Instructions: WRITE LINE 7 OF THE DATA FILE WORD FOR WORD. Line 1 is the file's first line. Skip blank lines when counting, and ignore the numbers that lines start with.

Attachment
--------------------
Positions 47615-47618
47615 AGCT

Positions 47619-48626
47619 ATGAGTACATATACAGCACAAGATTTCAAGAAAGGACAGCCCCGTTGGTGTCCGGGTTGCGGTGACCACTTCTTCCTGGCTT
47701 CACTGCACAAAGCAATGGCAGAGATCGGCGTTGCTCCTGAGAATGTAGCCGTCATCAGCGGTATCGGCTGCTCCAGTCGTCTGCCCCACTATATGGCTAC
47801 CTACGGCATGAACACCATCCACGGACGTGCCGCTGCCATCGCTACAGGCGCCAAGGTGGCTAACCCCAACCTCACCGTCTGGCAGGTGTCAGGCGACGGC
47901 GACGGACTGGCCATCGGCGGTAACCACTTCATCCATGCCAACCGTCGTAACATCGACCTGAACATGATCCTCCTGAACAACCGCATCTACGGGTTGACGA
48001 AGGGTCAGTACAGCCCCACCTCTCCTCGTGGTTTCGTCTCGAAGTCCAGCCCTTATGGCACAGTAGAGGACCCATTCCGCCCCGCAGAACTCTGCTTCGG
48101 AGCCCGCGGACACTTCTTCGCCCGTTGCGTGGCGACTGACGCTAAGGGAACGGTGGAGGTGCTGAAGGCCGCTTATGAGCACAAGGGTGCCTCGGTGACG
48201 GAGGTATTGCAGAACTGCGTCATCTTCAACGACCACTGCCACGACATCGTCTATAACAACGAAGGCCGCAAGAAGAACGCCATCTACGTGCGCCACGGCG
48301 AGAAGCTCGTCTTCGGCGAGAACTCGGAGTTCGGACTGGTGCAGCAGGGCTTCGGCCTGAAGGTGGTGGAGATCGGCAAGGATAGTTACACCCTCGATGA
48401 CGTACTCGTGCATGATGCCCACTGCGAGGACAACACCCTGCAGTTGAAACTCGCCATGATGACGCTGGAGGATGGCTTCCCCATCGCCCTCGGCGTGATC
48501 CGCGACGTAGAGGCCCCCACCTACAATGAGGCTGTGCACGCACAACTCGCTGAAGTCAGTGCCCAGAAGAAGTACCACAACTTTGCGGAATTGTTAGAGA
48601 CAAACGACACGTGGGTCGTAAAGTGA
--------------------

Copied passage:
47901 GACGGACTGGCCATCGGCGGTAACCACTTCATCCATGCCAACCGTCGTAACATCGACCTGAACATGATCCTCCTGAACAACCGCATCTACGGGTTGACGA